By 2025, virtual and augmented reality is expected to become an $80 billion market, according to Goldman Sachs Technology Research Group. The blending of physical and virtual, leveraging AR technology, provides increased opportunities for fashion to: accelerate or shape new paths to purchase; stimulate brand discoverability; connect event and commercial strategies; and tap into an emerging new creator economy.
Held at New York’s Polo Bar under Chatham House rule, the event was designed to educate market leaders on the size and nature of the AR opportunity, backed by data and insights from Snap Inc., before inviting participants to share their own learnings in integrating AR into their businesses, discussing with their peers the challenges they have overcome and those they foresee for the future.
Organized in partnership with Snap Inc. and moderated by BoF’s Rahul Malik, the conversation was attended by a list of top executives from Amazon Fashion, Diane Von Furstenberg, Fendi, Givenchy, Tom Ford and LVMH, among others.
Innovate the buying journey
From AR fitting to using LiDar to accurately estimate a wearer’s shoe size or filters as a frictionless barrier to entry, new technology is emerging as a powerful tool for improving the customer experience. With more than 110 million people in the United States alone expected to use AR at least once a month by 2023, its potential continues to grow. Snap “lenses” are used by more than 250 million Snapchat users every day.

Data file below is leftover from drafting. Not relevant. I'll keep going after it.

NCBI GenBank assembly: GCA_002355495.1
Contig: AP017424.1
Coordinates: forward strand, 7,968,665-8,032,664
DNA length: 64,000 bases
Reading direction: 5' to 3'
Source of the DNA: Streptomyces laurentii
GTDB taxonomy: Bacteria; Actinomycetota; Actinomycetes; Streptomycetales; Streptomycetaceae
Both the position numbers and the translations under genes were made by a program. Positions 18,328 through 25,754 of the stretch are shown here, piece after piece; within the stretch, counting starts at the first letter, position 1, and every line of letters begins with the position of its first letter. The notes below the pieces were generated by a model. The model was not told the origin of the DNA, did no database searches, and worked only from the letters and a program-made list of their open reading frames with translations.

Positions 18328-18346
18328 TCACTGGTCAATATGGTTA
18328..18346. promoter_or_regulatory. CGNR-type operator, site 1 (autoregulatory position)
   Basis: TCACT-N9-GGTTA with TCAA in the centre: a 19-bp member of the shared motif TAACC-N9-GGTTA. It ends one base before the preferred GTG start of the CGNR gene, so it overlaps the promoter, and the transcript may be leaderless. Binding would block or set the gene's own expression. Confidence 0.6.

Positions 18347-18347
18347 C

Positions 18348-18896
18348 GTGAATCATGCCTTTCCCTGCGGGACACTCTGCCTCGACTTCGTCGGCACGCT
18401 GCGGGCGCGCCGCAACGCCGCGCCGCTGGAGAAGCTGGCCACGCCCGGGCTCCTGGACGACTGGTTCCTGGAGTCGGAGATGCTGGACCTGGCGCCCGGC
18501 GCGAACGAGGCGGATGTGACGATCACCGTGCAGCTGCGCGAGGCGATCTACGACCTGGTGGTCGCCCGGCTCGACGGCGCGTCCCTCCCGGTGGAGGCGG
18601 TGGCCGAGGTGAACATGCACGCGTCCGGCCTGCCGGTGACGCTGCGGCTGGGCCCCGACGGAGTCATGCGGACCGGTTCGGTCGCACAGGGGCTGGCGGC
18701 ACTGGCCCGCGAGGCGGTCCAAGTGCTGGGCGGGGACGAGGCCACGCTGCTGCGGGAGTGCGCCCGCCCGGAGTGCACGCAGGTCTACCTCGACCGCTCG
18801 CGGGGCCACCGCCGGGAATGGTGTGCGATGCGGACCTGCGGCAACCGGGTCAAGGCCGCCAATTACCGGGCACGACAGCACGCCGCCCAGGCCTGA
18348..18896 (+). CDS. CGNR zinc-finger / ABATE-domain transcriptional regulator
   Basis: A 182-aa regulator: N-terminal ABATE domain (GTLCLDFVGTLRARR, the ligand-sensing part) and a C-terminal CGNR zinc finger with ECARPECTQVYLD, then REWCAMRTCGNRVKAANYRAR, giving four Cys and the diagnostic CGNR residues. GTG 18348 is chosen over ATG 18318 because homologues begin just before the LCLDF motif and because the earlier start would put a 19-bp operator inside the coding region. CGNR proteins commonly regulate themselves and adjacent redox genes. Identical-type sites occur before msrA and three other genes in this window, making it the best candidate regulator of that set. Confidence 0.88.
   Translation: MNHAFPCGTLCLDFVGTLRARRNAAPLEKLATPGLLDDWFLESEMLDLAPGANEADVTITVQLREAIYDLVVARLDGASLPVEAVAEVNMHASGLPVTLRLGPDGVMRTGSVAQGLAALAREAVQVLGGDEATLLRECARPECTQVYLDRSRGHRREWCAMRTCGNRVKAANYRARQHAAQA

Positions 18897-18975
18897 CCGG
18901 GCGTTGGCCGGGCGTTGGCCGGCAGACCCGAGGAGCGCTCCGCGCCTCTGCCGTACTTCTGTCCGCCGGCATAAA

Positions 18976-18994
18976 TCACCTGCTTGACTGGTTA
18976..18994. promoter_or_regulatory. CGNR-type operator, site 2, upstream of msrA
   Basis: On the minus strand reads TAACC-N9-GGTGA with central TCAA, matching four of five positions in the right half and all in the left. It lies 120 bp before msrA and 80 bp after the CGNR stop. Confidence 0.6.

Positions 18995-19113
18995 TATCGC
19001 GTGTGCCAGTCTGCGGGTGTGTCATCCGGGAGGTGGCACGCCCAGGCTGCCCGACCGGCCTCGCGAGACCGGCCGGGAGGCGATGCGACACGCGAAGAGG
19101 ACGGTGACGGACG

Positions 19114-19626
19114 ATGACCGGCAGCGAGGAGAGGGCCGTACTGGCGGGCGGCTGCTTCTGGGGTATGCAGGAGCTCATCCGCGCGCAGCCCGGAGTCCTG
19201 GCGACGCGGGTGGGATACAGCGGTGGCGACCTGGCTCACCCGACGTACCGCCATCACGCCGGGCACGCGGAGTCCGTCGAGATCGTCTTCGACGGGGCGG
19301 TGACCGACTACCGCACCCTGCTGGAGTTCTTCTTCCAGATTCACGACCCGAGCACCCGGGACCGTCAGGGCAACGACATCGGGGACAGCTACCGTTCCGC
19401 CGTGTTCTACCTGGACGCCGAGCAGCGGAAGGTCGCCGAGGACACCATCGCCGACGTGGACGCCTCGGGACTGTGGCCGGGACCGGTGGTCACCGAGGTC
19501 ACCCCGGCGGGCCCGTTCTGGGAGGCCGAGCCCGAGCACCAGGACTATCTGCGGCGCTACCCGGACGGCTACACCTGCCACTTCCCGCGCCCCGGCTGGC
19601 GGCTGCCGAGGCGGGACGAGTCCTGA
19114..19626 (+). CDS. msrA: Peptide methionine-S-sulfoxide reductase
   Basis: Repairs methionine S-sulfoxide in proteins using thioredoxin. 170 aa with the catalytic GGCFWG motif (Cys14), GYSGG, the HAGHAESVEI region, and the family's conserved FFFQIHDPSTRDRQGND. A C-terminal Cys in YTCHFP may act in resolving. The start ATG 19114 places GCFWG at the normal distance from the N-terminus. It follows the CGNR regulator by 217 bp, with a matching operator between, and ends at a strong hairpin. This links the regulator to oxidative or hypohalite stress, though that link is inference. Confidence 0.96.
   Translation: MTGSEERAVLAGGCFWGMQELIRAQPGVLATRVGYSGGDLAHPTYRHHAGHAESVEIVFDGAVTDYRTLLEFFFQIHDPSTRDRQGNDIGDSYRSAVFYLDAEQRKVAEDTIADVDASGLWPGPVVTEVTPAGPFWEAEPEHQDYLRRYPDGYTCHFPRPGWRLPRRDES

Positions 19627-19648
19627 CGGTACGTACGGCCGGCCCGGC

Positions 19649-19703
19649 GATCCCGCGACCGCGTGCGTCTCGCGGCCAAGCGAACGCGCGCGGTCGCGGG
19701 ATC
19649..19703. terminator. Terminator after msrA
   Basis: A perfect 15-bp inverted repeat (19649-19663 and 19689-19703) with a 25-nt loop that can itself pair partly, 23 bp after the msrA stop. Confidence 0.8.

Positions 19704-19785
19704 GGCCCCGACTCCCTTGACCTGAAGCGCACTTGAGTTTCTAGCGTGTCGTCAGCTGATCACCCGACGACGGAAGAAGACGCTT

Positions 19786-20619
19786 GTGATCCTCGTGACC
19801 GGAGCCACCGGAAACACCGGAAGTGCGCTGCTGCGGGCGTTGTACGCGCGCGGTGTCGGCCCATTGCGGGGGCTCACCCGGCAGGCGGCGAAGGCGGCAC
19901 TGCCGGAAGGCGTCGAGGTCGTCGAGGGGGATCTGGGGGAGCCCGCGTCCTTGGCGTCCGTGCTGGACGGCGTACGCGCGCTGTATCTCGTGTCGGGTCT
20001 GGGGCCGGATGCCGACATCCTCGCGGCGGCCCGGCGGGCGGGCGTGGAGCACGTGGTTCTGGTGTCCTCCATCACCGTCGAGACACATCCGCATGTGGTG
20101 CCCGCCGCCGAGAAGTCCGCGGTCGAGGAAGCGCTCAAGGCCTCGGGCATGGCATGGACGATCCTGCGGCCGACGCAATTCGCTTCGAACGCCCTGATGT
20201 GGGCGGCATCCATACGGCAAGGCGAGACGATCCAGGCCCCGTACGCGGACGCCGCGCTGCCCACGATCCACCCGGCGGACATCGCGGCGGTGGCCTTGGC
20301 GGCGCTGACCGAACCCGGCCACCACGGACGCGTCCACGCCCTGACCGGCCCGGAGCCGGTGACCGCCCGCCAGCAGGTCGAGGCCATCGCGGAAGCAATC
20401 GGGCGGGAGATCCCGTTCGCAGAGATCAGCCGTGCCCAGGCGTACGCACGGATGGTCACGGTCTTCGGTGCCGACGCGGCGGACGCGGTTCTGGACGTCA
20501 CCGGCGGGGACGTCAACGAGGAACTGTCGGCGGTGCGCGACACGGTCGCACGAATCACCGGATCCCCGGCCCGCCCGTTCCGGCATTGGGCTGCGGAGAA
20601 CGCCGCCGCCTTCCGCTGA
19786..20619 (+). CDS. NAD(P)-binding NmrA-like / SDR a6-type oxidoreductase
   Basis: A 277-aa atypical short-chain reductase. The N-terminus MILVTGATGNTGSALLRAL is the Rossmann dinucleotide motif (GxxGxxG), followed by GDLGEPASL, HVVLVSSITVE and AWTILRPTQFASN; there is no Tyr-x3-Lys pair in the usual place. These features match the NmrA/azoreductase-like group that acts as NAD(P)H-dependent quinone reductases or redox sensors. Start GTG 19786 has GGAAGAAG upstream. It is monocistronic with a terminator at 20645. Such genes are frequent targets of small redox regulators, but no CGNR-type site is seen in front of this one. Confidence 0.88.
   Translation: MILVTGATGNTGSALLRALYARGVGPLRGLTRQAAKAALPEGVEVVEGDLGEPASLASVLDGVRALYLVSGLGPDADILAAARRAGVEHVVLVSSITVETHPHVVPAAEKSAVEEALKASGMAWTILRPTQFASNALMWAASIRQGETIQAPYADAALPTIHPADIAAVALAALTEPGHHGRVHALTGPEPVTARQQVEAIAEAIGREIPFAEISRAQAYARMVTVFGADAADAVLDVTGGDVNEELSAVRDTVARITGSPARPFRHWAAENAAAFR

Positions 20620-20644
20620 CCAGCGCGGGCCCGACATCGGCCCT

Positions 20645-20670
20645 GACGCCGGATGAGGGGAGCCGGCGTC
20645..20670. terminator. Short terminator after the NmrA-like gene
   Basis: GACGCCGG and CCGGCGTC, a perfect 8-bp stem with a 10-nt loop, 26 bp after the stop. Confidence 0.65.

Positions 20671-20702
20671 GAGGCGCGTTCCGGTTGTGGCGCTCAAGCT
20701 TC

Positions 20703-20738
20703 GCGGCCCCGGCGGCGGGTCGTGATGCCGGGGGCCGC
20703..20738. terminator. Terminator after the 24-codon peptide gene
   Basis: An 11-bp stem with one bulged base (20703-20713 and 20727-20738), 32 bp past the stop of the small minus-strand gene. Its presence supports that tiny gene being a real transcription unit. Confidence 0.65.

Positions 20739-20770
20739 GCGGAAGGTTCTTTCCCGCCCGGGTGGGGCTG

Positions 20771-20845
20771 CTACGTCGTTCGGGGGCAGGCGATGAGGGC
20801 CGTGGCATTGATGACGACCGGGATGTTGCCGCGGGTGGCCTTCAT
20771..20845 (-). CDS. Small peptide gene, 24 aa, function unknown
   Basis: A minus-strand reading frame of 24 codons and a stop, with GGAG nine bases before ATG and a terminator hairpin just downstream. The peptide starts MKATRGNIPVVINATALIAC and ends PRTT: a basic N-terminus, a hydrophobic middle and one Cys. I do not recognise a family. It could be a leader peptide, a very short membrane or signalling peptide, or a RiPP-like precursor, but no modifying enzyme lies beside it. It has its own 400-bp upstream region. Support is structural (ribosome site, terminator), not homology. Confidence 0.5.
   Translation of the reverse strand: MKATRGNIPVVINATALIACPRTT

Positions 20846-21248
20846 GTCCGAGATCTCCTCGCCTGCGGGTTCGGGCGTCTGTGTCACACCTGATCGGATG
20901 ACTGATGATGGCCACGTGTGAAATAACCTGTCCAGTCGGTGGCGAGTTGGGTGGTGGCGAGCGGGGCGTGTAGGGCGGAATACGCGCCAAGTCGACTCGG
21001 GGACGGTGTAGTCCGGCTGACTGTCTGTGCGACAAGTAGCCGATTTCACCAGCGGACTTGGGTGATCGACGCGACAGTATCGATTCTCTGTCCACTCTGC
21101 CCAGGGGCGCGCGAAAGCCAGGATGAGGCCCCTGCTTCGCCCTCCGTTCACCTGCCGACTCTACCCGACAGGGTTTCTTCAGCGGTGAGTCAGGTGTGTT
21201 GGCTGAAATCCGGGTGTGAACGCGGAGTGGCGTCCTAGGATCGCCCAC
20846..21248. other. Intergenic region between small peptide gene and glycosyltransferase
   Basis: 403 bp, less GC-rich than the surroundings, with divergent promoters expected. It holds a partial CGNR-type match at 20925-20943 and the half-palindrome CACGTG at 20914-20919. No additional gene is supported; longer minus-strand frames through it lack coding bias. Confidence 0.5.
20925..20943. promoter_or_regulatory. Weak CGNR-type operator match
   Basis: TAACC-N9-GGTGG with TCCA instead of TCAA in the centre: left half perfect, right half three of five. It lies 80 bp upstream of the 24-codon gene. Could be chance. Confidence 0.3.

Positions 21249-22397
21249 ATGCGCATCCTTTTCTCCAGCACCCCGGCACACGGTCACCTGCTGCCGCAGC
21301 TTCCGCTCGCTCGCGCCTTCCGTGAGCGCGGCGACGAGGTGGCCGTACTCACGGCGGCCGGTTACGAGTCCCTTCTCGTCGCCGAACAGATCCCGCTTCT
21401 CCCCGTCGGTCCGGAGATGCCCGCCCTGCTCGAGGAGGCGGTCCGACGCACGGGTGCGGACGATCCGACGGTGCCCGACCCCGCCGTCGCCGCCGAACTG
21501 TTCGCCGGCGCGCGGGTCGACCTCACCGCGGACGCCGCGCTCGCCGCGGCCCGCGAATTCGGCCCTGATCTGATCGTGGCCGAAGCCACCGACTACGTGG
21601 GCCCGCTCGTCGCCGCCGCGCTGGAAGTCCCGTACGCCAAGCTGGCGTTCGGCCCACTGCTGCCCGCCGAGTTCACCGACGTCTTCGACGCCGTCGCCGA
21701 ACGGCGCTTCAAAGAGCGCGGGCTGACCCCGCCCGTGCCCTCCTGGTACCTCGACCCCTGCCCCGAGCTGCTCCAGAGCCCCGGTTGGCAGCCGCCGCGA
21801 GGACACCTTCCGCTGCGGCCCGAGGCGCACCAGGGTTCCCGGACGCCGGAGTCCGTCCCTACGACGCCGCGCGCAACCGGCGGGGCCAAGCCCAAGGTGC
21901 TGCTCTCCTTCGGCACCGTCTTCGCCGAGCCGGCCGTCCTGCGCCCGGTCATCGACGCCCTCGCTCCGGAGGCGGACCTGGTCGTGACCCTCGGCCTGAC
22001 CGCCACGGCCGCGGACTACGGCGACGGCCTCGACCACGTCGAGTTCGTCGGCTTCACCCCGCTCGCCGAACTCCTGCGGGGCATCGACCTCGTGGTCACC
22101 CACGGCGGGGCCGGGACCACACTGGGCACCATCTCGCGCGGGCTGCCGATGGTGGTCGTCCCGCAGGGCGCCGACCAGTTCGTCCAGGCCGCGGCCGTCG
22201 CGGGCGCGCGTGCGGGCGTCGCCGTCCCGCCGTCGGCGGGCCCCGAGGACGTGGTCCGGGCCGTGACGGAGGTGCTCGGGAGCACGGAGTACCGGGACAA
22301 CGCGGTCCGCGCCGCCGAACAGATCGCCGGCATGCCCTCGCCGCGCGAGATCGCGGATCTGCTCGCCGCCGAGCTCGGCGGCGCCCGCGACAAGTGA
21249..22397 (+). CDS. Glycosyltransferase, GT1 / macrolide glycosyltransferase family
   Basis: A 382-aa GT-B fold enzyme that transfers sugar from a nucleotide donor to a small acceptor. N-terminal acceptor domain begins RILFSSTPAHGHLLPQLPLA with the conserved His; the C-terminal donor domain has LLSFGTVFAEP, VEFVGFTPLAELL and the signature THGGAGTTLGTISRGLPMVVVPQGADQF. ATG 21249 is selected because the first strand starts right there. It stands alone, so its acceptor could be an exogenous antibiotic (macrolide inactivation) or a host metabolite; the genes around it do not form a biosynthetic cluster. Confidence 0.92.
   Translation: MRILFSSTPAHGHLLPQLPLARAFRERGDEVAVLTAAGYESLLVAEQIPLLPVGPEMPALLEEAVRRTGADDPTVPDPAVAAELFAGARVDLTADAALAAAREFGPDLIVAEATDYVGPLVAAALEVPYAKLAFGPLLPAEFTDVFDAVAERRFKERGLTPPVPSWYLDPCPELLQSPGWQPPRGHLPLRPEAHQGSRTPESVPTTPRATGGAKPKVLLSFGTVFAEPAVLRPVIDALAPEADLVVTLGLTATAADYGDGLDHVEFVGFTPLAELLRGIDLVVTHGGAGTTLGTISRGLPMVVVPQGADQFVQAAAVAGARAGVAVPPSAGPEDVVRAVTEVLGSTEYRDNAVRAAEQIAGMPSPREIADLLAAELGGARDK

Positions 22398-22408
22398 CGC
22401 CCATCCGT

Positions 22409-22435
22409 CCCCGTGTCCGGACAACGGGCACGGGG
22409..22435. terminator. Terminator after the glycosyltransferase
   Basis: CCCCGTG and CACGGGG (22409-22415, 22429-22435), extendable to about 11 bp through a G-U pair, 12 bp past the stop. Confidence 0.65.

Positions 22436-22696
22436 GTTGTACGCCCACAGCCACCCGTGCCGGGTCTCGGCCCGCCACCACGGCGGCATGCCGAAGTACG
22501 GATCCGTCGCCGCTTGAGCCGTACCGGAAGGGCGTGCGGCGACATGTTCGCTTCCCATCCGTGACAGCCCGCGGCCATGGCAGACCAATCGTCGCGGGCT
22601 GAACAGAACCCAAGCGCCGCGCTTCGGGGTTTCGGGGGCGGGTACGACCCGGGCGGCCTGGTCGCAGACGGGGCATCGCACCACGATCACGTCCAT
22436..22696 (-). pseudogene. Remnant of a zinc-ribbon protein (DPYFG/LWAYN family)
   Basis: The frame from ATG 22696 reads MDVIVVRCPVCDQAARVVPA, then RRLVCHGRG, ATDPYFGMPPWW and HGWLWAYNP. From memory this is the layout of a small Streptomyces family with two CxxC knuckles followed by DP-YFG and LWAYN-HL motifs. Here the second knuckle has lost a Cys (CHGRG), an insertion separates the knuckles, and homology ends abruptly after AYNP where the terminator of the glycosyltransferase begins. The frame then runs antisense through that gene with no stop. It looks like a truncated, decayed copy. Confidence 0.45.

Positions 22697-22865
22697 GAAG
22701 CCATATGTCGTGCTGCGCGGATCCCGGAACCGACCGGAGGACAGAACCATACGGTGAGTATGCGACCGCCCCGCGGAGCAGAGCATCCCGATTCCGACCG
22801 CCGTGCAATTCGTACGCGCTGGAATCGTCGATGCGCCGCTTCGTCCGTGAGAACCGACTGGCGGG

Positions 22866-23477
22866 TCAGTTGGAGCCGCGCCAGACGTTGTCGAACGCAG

“I think Fendi has [succeeded in] use it to highlight the brand with more awareness and an attractive yet activating essay. A lot of these brands have done a really good job of knowing when to use a highly creative lens versus a simpler one, let’s play and try the products,” were some of a guest’s opening comments.
“Depending on what that point of buying that product is to the reality of how they can swipe the website or even buy – I think there are definitely different models and different use cases to leverage , bringing the world of a brand to the consumer instead of having someone actually play with the whole product,” they continued.
In fact, 86% of US brands that use augmented reality say it helps increase sales, acquire new customers, and improve performance metrics, as Snap Inc.’s “Augmentality Shift” report found. in partnership with the market research group Ipsos.
Augmented reality is also a cost-effective way to encourage consumers to interact with products. Some companies get less than 0.01 cents per trial of their products. For example, through its catalog-powered Shopping Lenses integration through Snap Inc., American Eagle enabled users to actively engage with and purchase products. The result: glasses generating more than 11 million impressions, with the brand being above average in terms of reach and engagement.
It’s not just consumer utility that you’re trying to bring to the brand. It’s also something that keeps your customers excited.
“Our customer advisors have been empowered to share this experience with their customers and use it as a vehicle for product discovery and excitement,” said one attendee.
The conversation shifted to focus on uniting the AR experience with customer conversion and awareness. “We’re seeing AR purchases in the mainstream, having the ability to not just see, but also try it on themselves,” said a Snap Inc representative. “Ultimately, that’s what drives excitement around shopping. Now you have the opportunity to discover product launches, bags, sneakers, jewelry and watches – it’s a convenience factor. »
However, “how do you navigate this tension of using a state-of-the-art and therefore ever-evolving product?” asked one participant.
“Often new things can scare people away. But for us, it’s more about looking at where consumerism is heading, what resonates, and then being able to come back to it with something that makes sense,” a Snap Inc. representative shared with the group.